The Cassini Ion and Neutral Mass Spectrometer (INMS) investigation measures the mass composition and number densities
of neutral species and low-energy ions in key regions of the Saturn system. The primary focus of the INMS
investigation is on the composition and structure of Titan’s upper atmosphere and its interaction with Saturn’s
magnetospheric plasma. Of particular interest is the high-altitude region, between 900 and 1000 km, where the methane
and nitrogen photochemistry is initiated that leads to the creation of complex hydrocarbons and nitriles that may
eventually precipitate onto the moon’s surface to form hydrocarbon–nitrile lakes or oceans. The investigation is
also focused on the neutral and plasma environments of Saturn’s ring system and icy moons and on the identification
of neutral species in the plume of Enceladus.
The INMS instrument consists of a closed ion source and an open ion source, various focusing lenses, an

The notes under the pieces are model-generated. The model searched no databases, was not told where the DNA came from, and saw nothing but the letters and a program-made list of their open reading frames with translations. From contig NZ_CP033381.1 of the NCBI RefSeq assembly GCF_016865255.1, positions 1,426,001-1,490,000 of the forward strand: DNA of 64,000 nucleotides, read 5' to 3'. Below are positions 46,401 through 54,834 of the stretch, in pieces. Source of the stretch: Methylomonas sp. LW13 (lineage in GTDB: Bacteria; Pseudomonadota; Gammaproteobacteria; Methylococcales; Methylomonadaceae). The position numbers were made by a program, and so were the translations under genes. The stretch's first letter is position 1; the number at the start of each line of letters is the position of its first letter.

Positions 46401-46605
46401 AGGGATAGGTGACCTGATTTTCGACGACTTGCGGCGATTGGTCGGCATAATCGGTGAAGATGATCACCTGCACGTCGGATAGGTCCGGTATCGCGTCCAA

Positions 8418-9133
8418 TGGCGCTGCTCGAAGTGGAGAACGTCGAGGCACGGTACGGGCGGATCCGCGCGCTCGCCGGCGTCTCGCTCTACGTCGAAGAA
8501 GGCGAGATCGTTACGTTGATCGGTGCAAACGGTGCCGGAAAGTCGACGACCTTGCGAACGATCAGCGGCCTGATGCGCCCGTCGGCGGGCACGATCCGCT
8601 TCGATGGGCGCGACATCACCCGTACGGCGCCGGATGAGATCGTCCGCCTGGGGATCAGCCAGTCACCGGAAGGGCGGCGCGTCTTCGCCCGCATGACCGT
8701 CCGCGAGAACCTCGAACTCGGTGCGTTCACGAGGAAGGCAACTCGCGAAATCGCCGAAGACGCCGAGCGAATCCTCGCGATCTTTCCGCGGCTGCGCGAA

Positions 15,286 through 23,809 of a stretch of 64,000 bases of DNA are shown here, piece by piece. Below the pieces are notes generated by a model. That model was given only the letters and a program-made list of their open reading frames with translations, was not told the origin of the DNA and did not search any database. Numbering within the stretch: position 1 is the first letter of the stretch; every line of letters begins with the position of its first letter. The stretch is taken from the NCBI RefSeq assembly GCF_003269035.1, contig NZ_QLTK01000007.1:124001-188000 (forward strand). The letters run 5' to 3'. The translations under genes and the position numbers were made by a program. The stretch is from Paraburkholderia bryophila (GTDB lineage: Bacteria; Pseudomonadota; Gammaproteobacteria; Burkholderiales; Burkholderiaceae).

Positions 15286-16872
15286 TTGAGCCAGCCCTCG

electrostatic quadrupole switching lens, a radio frequency quadrupole mass analyzer, two secondary electron
multiplier detectors, and the associated supporting electronics and power supply systems. The INMS is operated
in three different modes: a closed source neutral mode, for the measurement of non-reactive neutrals such as
N2 and CH4; an open source neutral mode, for reactive neutrals such as atomic nitrogen;
and an open source ion mode, for positive ions with energies less than 100 eV. The INMS instrument has a mass
range of 1–99 Daltons and a mass resolution M/ΔM of 100 at 10% of the mass peak height, which allows
detection of heavier hydrocarbon species and of cyclic hydrocarbons such as C6H6.